Peruvian Tiradito, one of the most popular and characteristic Japanese-Peruvian fusion dishes, represents like no other the unique combination of different cultures, traditions and flavors that is so characteristic for today’s Peruvian cuisine.
At the end of the 19th century Japanese immigrants left poor living conditions in their home country behind and settled along the Peruvian coast to work in the booming agricultural sector. Like the Spanish conquerors, the Basques, African slaves and the Chinese before them, they brought their cooking culture and techniques as well as the longing for food from home with them. As some typical ingredients used in Japanese dishes were unavailable, local Peruvian substitutes found their way into classic Japanese dishes merging the Japanese style of preparing food with Peruvian ingredients. The famous Nikkei cuisine was born.
And one of the most popular Nikkei dishes with Peruvians and foreigners alike is Tiradito: raw sashimi-style thinly sliced fish covered with a spicy lime dressing and often served with Peruvian camote and choclo.
Simplicity full of flavors at its best!
And Tiradito is not a version of Ceviche. Yes, there are common features such as the raw fish and the spicy lime sauce. But the fish in Tiradito is thinly sliced, as in Ceviche it is cubed. And while the dressing is poured over the raw fish immediately before serving, so the fish of the Tiradito remains raw, the fish in Ceviche is marinated and therefore cooked. Tiradito seems lighter and has a more distinct fish taste.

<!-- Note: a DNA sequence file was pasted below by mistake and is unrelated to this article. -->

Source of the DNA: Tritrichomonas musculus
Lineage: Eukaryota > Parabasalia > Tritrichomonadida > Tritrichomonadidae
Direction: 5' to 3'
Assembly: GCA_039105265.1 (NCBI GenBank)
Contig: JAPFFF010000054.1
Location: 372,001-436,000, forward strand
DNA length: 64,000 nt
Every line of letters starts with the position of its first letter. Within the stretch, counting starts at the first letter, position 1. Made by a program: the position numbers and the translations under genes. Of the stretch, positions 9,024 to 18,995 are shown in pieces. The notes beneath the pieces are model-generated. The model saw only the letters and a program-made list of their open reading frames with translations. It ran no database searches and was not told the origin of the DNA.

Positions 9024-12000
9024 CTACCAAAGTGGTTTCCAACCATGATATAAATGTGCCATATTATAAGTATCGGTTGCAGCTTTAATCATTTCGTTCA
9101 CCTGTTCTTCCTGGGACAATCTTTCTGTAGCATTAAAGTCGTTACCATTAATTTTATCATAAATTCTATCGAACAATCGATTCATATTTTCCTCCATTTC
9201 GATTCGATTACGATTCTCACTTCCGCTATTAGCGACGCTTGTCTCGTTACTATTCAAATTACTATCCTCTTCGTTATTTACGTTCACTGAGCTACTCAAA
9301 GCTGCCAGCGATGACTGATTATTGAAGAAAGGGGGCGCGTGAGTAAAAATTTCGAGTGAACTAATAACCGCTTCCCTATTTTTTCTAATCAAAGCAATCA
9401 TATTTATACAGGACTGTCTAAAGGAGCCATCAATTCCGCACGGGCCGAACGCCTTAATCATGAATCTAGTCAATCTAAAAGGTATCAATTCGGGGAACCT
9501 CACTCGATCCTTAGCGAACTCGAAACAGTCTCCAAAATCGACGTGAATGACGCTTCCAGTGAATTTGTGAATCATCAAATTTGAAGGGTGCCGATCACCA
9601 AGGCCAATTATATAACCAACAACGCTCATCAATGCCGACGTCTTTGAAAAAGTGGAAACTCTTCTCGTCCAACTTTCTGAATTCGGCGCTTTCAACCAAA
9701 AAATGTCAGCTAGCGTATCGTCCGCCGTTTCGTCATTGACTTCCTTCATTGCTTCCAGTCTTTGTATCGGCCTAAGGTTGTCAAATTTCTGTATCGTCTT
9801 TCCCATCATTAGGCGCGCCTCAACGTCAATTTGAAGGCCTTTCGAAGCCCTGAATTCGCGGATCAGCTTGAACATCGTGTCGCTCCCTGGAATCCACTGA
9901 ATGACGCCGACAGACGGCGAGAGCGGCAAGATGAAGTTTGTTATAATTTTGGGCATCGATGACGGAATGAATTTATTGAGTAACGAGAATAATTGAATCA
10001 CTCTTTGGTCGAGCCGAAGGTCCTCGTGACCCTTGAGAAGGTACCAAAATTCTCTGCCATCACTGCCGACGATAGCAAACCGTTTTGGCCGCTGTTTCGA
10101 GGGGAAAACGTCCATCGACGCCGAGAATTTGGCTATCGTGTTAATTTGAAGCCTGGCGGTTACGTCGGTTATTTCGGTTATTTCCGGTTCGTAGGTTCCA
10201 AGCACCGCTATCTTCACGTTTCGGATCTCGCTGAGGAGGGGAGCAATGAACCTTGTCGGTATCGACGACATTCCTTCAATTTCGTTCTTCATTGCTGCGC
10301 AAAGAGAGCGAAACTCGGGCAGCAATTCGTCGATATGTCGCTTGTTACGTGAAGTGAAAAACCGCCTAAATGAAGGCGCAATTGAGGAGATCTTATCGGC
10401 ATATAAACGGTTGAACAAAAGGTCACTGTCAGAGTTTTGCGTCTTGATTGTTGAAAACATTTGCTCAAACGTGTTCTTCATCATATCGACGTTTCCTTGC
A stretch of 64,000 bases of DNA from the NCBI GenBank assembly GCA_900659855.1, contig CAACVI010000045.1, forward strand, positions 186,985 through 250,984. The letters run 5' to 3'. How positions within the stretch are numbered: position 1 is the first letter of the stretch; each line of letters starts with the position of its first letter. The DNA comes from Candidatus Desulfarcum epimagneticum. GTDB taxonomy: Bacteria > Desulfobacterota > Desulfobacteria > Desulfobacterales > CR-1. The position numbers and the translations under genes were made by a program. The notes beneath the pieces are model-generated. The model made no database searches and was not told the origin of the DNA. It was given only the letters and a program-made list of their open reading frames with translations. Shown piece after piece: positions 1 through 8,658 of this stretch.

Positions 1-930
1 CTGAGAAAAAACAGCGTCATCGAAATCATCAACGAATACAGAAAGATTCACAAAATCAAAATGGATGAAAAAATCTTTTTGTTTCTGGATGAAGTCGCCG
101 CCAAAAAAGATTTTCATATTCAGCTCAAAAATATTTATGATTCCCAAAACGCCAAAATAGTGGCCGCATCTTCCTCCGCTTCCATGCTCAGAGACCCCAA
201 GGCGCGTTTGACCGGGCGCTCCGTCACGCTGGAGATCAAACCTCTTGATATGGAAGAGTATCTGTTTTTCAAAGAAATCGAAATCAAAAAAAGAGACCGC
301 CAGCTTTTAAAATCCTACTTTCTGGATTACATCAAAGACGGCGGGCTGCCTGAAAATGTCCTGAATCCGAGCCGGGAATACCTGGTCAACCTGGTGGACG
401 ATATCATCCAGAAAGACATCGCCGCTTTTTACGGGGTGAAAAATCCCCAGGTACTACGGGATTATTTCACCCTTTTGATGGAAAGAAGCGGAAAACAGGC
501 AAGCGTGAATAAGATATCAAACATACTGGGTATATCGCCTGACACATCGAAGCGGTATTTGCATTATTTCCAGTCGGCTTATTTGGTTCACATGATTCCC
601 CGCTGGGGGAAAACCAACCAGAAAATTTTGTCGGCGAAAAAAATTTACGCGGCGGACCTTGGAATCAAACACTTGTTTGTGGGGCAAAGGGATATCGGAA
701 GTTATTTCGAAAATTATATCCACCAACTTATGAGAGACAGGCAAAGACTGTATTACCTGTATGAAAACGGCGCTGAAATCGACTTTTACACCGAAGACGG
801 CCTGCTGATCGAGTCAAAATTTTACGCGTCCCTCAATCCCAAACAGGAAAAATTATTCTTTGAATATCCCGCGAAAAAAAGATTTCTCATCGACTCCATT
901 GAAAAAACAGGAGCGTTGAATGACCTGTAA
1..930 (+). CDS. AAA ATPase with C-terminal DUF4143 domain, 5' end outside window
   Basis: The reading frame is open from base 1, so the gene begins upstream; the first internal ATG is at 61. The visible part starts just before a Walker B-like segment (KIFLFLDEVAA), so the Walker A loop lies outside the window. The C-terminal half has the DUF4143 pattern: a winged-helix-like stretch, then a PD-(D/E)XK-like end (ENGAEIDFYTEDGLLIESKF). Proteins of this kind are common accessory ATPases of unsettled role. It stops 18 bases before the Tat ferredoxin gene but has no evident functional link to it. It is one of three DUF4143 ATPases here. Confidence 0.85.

Some advice for preparing Peruvian Tiradito
Tiradito can easily and quickly be prepared at home. A basic recipe can be found at the end of this article. But before you get started please read and follow the few really simple rules below to enjoy a well-prepared, flavorful Tiradito that will impress.
- Use excellent quality, fresher than fresh semi firm to firm fish such as filet of tuna, salmon, sea bass, corvina or perico.
- Best chill or even shortly freeze the fish before cutting it.
- Use a sharper than sharp knife to cut the fish at a slight angle across the grain into thin slices.
- Use fresh limes. If you can’t get a hold of the typical acidic Peruvian limes, use key limes. Press them only half to avoid bitterness.
- Go easy on the aji; the protagonist of Tiradito is the fish which flavors should be enhanced, not overpowered by the lime and chili.
Those outside of Peru might have a hard time finding aji amarillo paste and especially aji limo in the normal supermarkets. Have a look at Latin America food stores or online retailers.